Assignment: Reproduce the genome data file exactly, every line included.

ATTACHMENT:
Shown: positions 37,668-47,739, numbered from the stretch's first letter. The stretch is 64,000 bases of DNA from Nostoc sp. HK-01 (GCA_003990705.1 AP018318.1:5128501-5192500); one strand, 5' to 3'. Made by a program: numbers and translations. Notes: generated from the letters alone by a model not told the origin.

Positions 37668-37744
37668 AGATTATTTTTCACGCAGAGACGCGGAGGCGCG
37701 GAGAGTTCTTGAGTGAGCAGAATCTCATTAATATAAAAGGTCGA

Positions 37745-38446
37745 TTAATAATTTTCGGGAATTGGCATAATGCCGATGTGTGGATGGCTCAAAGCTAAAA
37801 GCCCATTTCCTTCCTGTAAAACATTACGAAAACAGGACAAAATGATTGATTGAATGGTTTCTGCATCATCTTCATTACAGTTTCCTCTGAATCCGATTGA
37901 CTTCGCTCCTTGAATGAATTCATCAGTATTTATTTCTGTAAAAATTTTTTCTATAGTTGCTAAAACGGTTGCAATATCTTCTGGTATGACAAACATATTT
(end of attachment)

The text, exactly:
Shown: positions 37,668-47,739, numbered from the stretch's first letter. The stretch is 64,000 bases of DNA from Nostoc sp. HK-01 (GCA_003990705.1 AP018318.1:5128501-5192500); one strand, 5' to 3'. Made by a program: numbers and translations. Notes: generated from the letters alone by a model not told the origin.

Positions 37668-37744
37668 AGATTATTTTTCACGCAGAGACGCGGAGGCGCG
37701 GAGAGTTCTTGAGTGAGCAGAATCTCATTAATATAAAAGGTCGA

Positions 37745-38446
37745 TTAATAATTTTCGGGAATTGGCATAATGCCGATGTGTGGATGGCTCAAAGCTAAAA
37801 GCCCATTTCCTTCCTGTAAAACATTACGAAAACAGGACAAAATGATTGATTGAATGGTTTCTGCATCATCTTCATTACAGTTTCCTCTGAATCCGATTGA
37901 CTTCGCTCCTTGAATGAATTCATCAGTATTTATTTCTGTAAAAATTTTTTCTATAGTTGCTAAAACGGTTGCAATATCTTCTGGTATGACAAACATATTT